16-17 May 2013, Christ Church, Oxford
For centuries, atheism was suppressed because of its supposed amorality. Now, New Atheists such as A.C. Grayling and Sam Harris argue that decent, liberal morality is perfectly possible without religious belief–indeed, that it is only possible without it. Others, such as JÃ¼rgen Habermas, acknowledge that Christianity has had a peculiar capacity to articulate humanist values and norms, but that these can be extracted without loss from their theological roots. This May, the McDonald Centre, together with the Department of Sociology, Philosophy and Anthropology at the University of Exeter, gather ten philosophers and theologians–both believers and unbelievers–from the UK, the USA, and New Zealand to address questions such as these:
- Even if morality in general does not need religion, might specific moralities nonetheless need it?
- Might morality be better off without religion? Is it better off without any religion or only certain kinds?
- When notions of human dignity or rights are extracted from theological language, is anything important lost in translation? Are such notions really sustainable apart from a theological worldview?
- Are religious believers more, or less, moral than others? Or are such questions philosophically irrelevant?
Speakers include: David Baggett (Liberty), Julian Baggini (The Philosophers’ Magazine), Nigel Biggar (Oxford), John Cottingham (Reading), John Hare (Yale),Terrence Irwin (Oxford), Michael Hauskeller (Exeter), Tim Mulgan (Auckland), Keith Ward (Oxford), Mark Wynn (Leeds).
Register online now as space is limited: http://groupspaces.com/mcdonaldcentre/item/414088
When: 16-17 May 2013
Where: University of Oxford
Cost: Â£50 (students Â£30), including lunch
Oxford University’s M.Phil. and M.St. in Philosophical Theology are programs in analytic philosophy of religion run out of the theology faculty. The M.St. involves a term in philosophy of religion and one in the history of philosophical theology; the M.Phil. adds a further term in philosophy or in the history of theology. Teaching in each subject is by 1:1 tutorial, though students can also attend all lecture-courses and seminars they wish. Tutoring in philosophy of religion is by Brian Leftow. Other Oxford philosophers who have written in or teach the subject include John Hawthorne, Derek Parfit, TJ Mawson, Roger Trigg, Ralph Walker, AW Moore, Tim Bayne, William Mander, Stephen Mulhall and Pamela Anderson. Teaching of other philosophy subjects is by members of the philosophy faculty; teaching in theology subjects draws on Oxford’s strengths in Patristics and 19th-century theology.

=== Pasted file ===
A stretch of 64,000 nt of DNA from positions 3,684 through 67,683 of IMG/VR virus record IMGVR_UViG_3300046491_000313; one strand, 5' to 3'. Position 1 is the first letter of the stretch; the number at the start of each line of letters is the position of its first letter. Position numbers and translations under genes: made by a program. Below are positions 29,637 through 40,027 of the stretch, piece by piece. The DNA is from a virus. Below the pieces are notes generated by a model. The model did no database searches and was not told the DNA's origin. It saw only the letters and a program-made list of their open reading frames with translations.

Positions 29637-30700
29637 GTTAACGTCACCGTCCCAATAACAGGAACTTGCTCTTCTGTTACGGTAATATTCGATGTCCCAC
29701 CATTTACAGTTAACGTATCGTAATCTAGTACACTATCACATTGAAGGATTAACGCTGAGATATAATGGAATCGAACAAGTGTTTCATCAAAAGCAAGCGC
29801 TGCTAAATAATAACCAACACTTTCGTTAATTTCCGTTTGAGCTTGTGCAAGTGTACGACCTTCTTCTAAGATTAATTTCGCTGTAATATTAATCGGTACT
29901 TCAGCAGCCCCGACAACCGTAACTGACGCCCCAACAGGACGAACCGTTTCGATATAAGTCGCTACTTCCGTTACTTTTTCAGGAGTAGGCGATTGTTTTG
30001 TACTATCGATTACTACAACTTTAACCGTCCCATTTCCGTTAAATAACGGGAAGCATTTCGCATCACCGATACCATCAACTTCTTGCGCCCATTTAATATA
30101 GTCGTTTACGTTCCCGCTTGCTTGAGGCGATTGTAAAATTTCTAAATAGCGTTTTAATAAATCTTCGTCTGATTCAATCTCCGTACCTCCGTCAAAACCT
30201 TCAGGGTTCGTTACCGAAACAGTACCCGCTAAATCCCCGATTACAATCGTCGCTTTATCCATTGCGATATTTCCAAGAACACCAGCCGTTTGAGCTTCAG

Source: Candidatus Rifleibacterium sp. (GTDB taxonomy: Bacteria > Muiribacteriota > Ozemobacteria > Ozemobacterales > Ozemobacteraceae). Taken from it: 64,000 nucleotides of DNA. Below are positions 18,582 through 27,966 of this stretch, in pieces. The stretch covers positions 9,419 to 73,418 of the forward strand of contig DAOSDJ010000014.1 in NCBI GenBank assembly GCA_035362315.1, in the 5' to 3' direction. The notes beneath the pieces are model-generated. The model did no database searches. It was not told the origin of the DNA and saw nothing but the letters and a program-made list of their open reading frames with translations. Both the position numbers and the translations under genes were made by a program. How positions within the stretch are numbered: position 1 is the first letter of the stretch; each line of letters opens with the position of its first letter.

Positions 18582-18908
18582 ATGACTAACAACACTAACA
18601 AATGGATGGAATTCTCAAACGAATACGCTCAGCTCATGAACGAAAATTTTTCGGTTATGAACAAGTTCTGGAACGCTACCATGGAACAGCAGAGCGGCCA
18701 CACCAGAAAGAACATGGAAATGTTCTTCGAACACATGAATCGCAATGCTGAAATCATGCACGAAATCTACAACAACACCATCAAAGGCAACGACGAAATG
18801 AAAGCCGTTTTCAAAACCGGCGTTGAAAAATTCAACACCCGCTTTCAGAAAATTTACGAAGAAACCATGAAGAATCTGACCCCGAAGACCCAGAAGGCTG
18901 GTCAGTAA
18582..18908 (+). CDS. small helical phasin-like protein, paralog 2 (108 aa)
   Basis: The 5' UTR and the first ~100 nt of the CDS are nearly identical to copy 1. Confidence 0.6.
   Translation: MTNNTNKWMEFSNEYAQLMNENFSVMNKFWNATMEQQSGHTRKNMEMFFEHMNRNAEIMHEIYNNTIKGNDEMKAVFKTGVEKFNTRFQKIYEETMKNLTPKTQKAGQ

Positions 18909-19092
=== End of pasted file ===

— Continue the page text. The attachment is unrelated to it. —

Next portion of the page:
The M.Phil. has had good success as a “feeder” Master’s. Since 2002, all students with high marks have gone on to doctoral work in philosophy. Recent graduates are currently at Oxford, Stanford, Notre Dame and Cornell, and have also been offered places by Rutgers, Berkeley, Chapel Hill, UCLA and Yale.
For further information on these courses of study, see the Oxford Theology website or contact Theology’s Director of Graduate Studies (email@example.com) or Brian Leftow (firstname.lastname@example.org).